My friend and sometime editorial client La Maya will show up in a little less than an hour with a plan to go for coffee at our favorite uber-Mexican restaurant. So that will be a nice way to start the day.
Normally by 7:30 I’ve been working for half an hour or 45 minutes and will have another hour to go before disconnecting to feed the dogs and then go back to work.
The Copyeditor’s Desk is experiencing an amazing flood of work, one customer after another lined up at the door. Just now I’m working on two major projects, an abstruse study in business management theory by one of the elite Chinese academics and a wild-assed fantasy novel by an author who appears to be a gamer at heart. We just wrapped up (I hope) another issue of Chicana/Latina Studies, and I’m hoping the client whose ethnic studies volume we just finished editing will hire us to index it and its companion volume.
If this much work would come in all the time, I could make a living off the editorial business. Well, no: I could earn enough that combined with Social Security I wouldn’t have to use every red penny from the forced drawdowns from my IRAs. Then I could reinvest the drawdowns in taxable funds and, with any luck at all, not run out of money before I die.
Exactly how to keep the work flowing in escapes me, though. Facebook does nothing for you as an advertising medium. Twitter is a joke. About the only effective marketing device for this kind of work seems to be word of mouth. The Chinese will spread your fame like wildfire. Americans? Not so much.
Meanwhile, some changes need to be made pretty quick.
Intuit has jacked up its rates for Quickbooks Online to far more than I’m willing to pay. It was more than I’m willing to pay from the git-go, but $15 a month for a program that’s been “upgraded” to the point where I can’t even begin to figure out how to use it is not gonna make it. I keep all my records in Excel and my accountant enters stuff in Quickbooks by downloading from the bank accounts and checking against my spreadsheets.
IMHO, that is fuckin ridiculous.
She wants me to keep QB Online for the business but suggests dropping it for the personal accounts. I would like to switch the business to a program such as Wave or Xero, which can download to .csv files that can be uploaded into HER Quickbooks.
So…that discussion is ongoing.
I’m also royally sick and tired of PayPal. The bastards gouged me $12 for the most recent payment from Taiwan. It’s annoying to use, and since the most recent Flap of Fraudulence episode — in which my business partner’s husband insisted that we both take our bank accounts offline from PP — the only way to transfer funds to my bank is to make them issue a check. They gouge you for that privilege, too.
Not sure how to jump that ship, though. Although there are several alternatives — some apparently both cheaper and better — everyone uses PayPal. Asking clients to use some other tool is problematic. Most people who live overseas do not use checking accounts. In the rest of the world, interestingly enough, checks are a thing of the past. If you ask someone in Asia or Europe to pay with a check, they’re flummoxed.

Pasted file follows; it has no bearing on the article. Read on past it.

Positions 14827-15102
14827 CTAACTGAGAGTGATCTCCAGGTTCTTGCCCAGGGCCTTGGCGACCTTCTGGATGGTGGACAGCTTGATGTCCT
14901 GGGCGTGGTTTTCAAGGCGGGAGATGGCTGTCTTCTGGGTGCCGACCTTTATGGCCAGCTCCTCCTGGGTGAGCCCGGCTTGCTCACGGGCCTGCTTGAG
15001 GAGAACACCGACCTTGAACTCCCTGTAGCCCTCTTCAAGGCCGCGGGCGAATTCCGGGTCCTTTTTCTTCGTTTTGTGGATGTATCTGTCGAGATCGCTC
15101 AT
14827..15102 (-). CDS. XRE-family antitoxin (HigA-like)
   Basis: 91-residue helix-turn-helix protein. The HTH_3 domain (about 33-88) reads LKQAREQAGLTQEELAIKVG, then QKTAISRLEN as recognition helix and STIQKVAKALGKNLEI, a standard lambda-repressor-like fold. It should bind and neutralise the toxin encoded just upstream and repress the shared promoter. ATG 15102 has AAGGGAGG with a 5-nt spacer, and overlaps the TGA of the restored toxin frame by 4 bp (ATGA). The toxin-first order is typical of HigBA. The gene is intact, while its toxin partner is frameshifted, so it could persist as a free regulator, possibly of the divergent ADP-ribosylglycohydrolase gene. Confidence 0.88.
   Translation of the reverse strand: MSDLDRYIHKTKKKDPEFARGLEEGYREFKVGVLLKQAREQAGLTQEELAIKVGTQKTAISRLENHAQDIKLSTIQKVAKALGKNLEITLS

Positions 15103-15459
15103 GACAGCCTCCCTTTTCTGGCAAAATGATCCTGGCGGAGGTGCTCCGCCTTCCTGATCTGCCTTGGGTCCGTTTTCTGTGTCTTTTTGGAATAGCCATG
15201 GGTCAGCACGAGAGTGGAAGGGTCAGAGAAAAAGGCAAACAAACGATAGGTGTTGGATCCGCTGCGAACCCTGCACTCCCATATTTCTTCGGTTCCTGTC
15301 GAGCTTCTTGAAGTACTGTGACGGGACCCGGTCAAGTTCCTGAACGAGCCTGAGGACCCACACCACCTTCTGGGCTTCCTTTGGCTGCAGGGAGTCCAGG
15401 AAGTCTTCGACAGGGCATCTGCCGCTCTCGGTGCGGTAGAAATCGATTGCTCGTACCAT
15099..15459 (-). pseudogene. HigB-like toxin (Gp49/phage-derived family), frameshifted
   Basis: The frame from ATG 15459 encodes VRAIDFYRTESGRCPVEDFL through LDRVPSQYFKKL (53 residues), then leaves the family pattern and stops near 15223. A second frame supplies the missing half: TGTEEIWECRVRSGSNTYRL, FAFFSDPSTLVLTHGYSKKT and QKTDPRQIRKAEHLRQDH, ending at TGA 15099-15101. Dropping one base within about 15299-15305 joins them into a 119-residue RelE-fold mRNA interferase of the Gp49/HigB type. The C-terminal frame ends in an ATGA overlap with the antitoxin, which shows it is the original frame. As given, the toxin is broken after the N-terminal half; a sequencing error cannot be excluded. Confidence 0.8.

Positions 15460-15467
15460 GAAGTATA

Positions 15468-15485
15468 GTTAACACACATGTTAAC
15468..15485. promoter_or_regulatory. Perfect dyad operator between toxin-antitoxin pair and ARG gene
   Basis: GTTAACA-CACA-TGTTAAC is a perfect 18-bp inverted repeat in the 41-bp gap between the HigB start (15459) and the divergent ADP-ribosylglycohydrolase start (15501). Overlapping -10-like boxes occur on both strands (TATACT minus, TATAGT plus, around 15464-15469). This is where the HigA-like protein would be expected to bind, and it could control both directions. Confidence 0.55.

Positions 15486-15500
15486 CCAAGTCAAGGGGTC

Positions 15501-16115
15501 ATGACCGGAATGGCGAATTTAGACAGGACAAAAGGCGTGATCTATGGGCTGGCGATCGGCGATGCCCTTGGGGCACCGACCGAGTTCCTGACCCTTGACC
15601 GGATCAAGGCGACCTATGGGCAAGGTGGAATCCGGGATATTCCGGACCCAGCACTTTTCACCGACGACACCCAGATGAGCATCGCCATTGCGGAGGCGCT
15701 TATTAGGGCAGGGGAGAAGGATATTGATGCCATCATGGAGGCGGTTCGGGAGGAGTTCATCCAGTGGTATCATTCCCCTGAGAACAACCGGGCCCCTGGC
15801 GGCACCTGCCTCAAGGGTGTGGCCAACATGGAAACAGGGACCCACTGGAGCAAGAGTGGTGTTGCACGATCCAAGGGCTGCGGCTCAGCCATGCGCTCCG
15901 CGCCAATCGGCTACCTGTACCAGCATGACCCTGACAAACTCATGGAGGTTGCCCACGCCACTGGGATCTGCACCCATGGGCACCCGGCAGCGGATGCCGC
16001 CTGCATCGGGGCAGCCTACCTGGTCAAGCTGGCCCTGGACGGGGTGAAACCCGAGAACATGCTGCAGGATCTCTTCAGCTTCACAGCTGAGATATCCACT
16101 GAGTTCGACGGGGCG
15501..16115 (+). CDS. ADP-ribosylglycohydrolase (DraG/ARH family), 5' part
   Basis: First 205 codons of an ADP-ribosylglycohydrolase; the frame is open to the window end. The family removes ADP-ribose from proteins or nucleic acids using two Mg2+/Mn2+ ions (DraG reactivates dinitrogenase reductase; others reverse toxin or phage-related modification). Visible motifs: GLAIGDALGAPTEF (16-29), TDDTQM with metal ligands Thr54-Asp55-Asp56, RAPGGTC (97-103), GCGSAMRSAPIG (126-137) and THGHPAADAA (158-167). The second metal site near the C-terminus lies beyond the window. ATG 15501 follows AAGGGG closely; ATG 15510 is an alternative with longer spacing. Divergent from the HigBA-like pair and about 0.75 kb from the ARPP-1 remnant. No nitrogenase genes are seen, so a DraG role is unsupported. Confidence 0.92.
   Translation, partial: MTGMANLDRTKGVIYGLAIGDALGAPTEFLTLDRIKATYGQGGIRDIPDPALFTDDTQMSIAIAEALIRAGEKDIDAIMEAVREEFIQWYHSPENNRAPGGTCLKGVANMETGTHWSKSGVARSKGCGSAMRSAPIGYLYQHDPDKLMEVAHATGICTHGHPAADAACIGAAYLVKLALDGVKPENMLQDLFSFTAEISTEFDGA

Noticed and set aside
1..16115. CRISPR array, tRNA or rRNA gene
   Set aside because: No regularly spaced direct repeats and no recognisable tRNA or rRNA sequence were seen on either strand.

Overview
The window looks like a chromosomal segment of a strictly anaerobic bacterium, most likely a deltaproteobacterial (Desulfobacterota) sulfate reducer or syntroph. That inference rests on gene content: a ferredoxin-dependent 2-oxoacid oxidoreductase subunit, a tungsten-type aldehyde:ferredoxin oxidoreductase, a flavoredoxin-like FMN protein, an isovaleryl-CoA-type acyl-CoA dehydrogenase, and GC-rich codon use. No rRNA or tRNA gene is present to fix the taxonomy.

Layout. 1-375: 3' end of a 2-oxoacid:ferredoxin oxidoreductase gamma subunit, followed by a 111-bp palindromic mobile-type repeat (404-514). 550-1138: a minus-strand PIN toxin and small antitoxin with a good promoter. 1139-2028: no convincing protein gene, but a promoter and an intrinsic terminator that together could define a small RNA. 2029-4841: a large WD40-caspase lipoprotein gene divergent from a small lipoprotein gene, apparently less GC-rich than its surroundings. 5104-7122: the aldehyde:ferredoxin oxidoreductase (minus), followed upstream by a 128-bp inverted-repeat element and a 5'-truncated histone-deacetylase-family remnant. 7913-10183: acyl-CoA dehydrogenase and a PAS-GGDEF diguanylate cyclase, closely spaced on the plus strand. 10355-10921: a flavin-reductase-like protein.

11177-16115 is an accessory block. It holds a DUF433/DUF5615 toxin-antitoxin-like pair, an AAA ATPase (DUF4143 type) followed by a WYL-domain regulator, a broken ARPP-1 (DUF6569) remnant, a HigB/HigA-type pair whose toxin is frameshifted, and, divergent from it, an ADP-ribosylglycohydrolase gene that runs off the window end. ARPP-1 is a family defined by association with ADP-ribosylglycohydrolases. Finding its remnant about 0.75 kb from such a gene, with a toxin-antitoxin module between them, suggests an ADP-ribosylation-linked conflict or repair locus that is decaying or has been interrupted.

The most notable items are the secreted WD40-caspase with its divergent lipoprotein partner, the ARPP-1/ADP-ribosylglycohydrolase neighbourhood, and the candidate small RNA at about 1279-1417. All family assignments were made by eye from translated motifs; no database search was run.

They end up having to pay with a money order, which is even more expensive than PayPal, and a nuisance to boot.
And speaking of providers, Cox was up and down all day yesterday. Looks like it’s doing the same thing today. I don’t think it’s on my end, and neither did the Cox tech I chatted with yesterday. My son thinks I need to shut everything down and reboot the computers, the modem, and the router. Did that. Didn’t work. So…struggling with large files when your Internet isn’t working is not a joke.
Lovely Uptown Phoenix has precious few internet providers, so this is going to be a problem. I could switch to Qwest’s successor, CenturyLink, but really, I want nothing to do with anything even vaguely connected to Qworst. And as a matter of fact, CenturyLink’s Yelp reviews are in the sub-sub-basement. Roundly hated. Cox: equally so. They both rank one (1) star. The only ISP that’s well rated is Direct Satellite TV, which states firmly, “We are not a stand-alone internet service provider.”
Since I have no time or desire to sit in front of the television — nor do I even own a TV set anymore — I guess that lets them out.
Verizon has lukewarm reviews; they seem to be hated slightly less than CenturyLink and Cox, but not exactly beloved. The only one that gets really good reviews (all 7 of them, no doubt paid for…) bills itself as a “business-class telecom service,” which suggests their prices are significantly higher than Cox’s. I may call them, though, just to get a bid.
I hate doing business with these outfits. But…it might actually be worth paying more to get better service.
Uh oh…here’s La Maya. And so, away!